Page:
First fanboy was made an official member word of the Merriam-Webster Collegiate Dictionary. Now, there’s a studio film by the same name. I laughed way too much when I watched this. Not surprising, considering my own fanboy credentials…
The interesting thing about this movie is not the level of nerd that I am. What stands out is that nerd culture is truly starting to drive businesses in a highly significant way. The differences between the various parts of the adoption curve have less to do with interests and personality and more to do with timing. Early adopters are becoming the early majority.
I’ve always said that your nerdiest, most hardcore users/customers/fans always speak a level of clarity that the rest of your users simply haven’t discovered yet or don’t know how to properly explain to you.
I’ve done a lot of work over the years with fans, enthusiasts, and the brands they love. The one thing that has never ceased to amaze me is how often brand employees show confusion and often flat out disdain for these folks. I’ve heard terms like “weird”, “nerds”, “freaks”. I’ve heard brand managers say things like “don’t these people have lives?” All because they were spending more money, more time, and more energy using, promoting, and supporting the brand/product.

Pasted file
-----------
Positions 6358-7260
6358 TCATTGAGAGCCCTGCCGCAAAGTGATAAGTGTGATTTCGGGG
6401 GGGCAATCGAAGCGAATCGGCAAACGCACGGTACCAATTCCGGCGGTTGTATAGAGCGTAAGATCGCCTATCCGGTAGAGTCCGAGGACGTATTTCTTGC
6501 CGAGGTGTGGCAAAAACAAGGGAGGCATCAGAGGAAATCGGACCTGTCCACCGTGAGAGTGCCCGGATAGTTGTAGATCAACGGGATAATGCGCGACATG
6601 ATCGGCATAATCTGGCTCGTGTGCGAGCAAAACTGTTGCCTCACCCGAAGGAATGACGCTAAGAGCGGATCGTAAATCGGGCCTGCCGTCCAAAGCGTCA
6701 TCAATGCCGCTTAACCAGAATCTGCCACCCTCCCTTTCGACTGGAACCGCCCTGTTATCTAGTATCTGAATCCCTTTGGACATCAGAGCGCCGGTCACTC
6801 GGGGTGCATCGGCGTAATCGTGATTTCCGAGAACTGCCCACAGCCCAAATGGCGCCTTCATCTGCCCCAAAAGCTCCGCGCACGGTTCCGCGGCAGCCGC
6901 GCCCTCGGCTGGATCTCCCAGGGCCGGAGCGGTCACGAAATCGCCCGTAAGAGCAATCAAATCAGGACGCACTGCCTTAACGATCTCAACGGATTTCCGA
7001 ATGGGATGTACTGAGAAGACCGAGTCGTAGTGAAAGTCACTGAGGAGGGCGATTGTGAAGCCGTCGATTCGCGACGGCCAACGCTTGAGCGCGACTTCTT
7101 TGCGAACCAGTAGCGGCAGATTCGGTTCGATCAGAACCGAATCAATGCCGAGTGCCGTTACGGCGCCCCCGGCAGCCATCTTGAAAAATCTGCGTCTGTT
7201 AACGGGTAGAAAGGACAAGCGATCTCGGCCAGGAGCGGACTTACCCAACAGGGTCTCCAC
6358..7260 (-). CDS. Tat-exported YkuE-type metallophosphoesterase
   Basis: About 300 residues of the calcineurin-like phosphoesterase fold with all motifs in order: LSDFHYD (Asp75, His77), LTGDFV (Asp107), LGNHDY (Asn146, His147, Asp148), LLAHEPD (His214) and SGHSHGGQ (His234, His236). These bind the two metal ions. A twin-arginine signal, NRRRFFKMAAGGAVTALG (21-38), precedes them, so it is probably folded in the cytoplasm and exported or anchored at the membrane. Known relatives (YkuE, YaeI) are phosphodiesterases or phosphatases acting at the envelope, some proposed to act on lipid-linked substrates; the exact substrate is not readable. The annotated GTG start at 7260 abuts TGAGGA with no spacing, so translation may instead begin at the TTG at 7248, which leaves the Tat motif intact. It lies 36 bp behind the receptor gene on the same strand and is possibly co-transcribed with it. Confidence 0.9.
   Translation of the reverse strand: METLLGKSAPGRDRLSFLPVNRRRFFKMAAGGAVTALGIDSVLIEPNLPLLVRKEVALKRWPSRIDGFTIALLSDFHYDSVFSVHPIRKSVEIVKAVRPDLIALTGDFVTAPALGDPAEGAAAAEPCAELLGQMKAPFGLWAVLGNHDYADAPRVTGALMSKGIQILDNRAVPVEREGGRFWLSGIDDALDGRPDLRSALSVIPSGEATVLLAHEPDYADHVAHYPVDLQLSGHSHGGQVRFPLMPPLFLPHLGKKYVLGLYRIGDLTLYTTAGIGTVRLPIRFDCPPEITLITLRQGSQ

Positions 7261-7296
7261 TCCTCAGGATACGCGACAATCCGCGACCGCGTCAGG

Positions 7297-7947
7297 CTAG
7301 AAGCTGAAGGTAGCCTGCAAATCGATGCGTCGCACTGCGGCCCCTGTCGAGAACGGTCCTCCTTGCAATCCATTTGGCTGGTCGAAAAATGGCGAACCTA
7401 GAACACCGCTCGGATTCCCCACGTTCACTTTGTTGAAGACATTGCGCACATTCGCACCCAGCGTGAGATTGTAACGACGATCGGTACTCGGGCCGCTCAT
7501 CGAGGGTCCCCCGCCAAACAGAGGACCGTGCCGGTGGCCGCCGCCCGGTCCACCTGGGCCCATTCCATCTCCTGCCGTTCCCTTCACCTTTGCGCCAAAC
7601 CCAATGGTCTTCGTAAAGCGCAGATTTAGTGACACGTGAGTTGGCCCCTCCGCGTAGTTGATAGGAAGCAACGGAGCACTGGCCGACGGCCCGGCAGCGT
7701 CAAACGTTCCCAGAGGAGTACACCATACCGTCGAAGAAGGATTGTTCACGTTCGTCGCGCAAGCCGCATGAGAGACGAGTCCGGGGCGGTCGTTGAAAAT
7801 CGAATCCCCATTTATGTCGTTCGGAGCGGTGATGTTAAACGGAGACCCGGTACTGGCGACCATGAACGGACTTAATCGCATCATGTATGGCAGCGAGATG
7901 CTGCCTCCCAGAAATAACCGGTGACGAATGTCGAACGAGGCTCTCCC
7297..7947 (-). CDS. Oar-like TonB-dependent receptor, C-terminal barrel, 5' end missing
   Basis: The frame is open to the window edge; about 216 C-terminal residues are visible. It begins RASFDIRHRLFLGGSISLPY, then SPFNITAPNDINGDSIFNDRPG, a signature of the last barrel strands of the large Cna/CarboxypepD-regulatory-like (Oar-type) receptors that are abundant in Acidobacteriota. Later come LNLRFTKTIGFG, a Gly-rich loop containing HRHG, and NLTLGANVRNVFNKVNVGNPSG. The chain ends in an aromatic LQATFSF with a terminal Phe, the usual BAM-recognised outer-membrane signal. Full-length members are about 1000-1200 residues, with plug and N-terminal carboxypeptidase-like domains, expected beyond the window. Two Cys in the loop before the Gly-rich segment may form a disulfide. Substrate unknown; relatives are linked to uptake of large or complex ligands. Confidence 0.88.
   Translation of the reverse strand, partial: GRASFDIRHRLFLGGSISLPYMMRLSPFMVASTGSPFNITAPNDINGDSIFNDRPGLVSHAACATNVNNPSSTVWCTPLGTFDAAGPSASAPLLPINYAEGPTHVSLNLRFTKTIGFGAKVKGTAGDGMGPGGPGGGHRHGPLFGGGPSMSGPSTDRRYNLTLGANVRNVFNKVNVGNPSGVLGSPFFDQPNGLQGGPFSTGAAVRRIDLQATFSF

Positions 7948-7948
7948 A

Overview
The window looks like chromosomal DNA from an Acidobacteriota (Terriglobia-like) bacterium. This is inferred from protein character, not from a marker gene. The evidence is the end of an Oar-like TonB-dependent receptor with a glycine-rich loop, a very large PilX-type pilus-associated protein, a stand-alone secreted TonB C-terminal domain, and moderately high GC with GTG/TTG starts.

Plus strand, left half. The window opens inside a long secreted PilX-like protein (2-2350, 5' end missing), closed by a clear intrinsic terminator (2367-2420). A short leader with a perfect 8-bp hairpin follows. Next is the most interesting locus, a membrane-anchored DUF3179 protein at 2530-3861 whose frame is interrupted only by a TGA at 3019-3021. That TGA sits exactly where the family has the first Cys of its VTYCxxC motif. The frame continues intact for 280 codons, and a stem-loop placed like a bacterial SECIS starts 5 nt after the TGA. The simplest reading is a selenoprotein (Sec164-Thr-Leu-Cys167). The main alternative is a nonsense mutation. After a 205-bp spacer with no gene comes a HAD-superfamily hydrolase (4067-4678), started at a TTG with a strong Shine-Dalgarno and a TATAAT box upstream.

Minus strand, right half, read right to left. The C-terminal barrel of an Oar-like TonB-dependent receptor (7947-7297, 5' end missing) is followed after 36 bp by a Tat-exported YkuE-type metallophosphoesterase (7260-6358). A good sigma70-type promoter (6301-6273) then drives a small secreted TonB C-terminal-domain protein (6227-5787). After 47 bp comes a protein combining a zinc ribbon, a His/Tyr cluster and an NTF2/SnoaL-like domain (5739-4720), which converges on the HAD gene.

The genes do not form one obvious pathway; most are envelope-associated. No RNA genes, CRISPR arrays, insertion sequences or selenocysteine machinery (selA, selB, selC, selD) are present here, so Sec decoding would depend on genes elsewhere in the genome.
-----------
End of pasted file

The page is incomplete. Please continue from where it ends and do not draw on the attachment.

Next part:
So when you watch the trailer, think twice about whether they’re weird for their love of Star Wars, or you’re weird because you don’t understand the fascination.